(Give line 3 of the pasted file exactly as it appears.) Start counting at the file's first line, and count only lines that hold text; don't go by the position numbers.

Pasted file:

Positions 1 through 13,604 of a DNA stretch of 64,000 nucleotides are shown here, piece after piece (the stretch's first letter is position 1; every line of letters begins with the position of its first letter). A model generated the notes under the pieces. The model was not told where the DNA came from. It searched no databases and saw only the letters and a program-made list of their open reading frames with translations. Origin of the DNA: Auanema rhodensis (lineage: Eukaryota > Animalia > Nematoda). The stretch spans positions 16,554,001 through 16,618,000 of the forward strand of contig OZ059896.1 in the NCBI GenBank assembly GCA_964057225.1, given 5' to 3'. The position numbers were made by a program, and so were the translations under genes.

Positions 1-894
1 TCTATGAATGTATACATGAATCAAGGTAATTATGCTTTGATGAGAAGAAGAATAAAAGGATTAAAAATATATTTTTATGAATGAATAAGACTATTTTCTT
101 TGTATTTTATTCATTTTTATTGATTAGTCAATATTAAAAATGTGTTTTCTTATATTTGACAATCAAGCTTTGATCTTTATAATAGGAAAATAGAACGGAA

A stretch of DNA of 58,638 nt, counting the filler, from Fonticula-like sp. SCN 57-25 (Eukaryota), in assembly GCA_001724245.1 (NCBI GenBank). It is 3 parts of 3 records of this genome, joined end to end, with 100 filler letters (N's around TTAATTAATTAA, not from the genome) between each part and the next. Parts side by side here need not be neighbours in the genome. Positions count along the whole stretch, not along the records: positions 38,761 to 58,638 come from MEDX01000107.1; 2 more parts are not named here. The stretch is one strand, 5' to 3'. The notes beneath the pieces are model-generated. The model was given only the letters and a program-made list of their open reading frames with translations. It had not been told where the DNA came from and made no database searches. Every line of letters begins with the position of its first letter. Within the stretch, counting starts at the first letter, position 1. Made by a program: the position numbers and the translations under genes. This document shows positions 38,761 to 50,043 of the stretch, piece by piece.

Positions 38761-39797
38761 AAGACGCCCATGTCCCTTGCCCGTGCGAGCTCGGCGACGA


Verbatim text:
1 TCTATGAATGTATACATGAATCAAGGTAATTATGCTTTGATGAGAAGAAGAATAAAAGGATTAAAAATATATTTTTATGAATGAATAAGACTATTTTCTT